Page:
And so, there are some legal theorists who believe that the President could invoke those specific already delegated powers that the Congress has said the President can have in the case of an emergency and now apply it to this idea that there is a crisis at the border and direct the military to build a wall.
Legal experts have said that is still somewhat questionable and would have to be tested in court almost certainly, but that would maybe be the strongest basis that he would have.
CHURCH: Of course, meantime, the shutdown continues, no deal has yet been made. What would it likely take to end this partial government shutdown and who gets blamed if this continues for weeks, possibly months?
SHEAR: Well, you know, the traditional -- you know, traditional political theory would have you believe that that's what both sides want to do is to avoid being blamed for this and in previous government shutdowns that's been the real dynamic, is both sides trying to deflect blame.
Now, this President has, of course, on occasion and over the last couple of weeks claimed that he was proud that there was a government shutdown and said that he would proudly accept the blame for it.
But in reality, I think that's what tomorrow night is going to be about and then also on Thursday when the President visits the border and according to the White House, he plans to go down there and making a big show of being at the border himself.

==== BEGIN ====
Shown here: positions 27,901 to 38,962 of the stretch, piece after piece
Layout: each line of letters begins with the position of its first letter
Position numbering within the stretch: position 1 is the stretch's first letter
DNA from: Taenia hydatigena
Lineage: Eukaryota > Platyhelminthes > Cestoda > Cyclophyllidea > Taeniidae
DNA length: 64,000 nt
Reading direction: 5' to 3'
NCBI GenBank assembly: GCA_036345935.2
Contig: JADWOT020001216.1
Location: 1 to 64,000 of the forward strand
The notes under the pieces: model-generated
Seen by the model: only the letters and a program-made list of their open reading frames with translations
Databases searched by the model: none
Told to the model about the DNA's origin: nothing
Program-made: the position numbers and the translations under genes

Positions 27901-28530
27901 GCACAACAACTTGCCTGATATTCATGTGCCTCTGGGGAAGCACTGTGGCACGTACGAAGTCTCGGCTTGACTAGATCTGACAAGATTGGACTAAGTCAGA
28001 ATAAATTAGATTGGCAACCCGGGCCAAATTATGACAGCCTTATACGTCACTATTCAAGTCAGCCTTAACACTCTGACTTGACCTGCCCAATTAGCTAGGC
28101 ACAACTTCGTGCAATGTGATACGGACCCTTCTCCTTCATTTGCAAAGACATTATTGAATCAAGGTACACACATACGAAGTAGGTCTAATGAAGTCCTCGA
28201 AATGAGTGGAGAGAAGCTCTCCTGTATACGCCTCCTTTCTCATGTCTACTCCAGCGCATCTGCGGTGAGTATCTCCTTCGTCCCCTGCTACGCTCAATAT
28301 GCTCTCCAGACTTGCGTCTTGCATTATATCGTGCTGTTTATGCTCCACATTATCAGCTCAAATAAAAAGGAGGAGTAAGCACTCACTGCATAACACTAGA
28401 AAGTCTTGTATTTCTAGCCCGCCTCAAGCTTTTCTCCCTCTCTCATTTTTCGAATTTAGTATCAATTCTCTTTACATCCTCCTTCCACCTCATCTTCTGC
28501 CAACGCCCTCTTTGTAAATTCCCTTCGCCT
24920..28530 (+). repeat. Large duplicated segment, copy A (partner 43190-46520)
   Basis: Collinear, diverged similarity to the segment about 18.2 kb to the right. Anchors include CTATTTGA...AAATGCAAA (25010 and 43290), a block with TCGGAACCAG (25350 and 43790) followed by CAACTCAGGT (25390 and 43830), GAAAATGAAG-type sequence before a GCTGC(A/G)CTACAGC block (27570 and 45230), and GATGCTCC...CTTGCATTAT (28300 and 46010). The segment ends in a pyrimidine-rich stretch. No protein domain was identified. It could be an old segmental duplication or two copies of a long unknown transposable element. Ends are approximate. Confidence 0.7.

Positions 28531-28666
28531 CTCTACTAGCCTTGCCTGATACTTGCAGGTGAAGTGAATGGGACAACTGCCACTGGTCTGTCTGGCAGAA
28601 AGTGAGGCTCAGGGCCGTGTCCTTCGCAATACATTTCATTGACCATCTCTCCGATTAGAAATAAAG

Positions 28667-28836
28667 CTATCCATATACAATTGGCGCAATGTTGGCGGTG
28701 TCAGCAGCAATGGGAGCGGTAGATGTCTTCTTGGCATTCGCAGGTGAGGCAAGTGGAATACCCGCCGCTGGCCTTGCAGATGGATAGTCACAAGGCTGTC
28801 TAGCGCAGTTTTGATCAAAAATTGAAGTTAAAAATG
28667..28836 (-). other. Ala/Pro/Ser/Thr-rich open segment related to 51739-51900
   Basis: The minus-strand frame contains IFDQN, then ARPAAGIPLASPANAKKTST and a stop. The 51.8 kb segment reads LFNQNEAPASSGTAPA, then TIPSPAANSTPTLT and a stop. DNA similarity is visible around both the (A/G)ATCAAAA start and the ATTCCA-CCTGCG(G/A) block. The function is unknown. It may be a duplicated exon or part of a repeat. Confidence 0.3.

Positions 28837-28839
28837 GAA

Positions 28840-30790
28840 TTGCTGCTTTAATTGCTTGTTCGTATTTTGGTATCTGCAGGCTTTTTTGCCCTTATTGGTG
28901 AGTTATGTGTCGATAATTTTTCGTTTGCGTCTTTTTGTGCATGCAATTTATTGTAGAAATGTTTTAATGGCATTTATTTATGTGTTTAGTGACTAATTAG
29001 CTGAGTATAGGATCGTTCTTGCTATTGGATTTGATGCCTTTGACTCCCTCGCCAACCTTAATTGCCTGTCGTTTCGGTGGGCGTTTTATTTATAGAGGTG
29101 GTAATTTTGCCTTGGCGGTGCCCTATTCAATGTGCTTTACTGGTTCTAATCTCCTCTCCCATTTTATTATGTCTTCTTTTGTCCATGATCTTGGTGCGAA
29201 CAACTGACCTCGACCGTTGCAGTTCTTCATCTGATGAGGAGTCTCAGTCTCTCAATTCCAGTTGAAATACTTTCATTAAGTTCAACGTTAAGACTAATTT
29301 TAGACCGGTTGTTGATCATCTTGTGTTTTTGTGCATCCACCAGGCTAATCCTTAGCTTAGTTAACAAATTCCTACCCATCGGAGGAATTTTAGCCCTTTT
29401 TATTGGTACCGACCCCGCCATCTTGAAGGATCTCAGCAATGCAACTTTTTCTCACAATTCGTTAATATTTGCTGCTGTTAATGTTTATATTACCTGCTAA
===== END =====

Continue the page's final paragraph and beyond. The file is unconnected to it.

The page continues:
Maybe both are an attempt ultimately to, as I said before, put pressure on the Democrats, but also to escape blame, to sort of deliver the message to the public that he is actually -- that this government shutdown isn't just for a whim, or you know, some sort of personal vendetta, but then it is rather for something that is a political emergency for the country, a real emergency for the country. And whether or not people believe him, you know, based on what's gone on for the last couple of years, it's really going to determine whether he ultimately gets blamed for this or whether the Congress does.
CHURCH: All right. We shall see what happens. We're all watching this very carefully. We don't know what he is going to say, of course, so we will just wait it out. Michael Shear, thank you so much for joining us. I appreciate it.
CHURCH: Well, it might just be a date with disaster. The British Parliament is set to vote next week on the prime minister's Brexit deal, a vote she's currently expected to lose. As CNN's Nina dos Santos reports, the government is preparing for a worst-case scenario.
NINA DOS SANTOS, CNN CORRESPONDENT (voice over): In British politics today, all paths lead to Brexit. And with just over two months to go before the U.K. leaves the E.U., the roads to and from the country's biggest trading port are clogged in a dry run to prepare for a possible return of customs checks.
Parliament is gridlocked, too with MPs returning from their winter break, support for various solutions to the Brexit impasse is split multiple ways, as the PM once more prepares to put her unpopular deal to a vote next week, one which may include some concessions.
(BEGIN VIDEO CLIP) THERESA MAY, BRITISH PRIME MINISTER: I've been speaking to European leaders in the intervening periods, speaking to colleagues. I'll be continuing with that, talking to colleagues, listening to colleagues and speaking to European leaders.
DOS SANTOS: More than 200 MPs have written to Theresa May demanding that she rule out a so-called hard or no-deal Brexit or some vocal members of her own party suggested that only a clean break with Brussels will deliver upon the results of the 2016 referendum.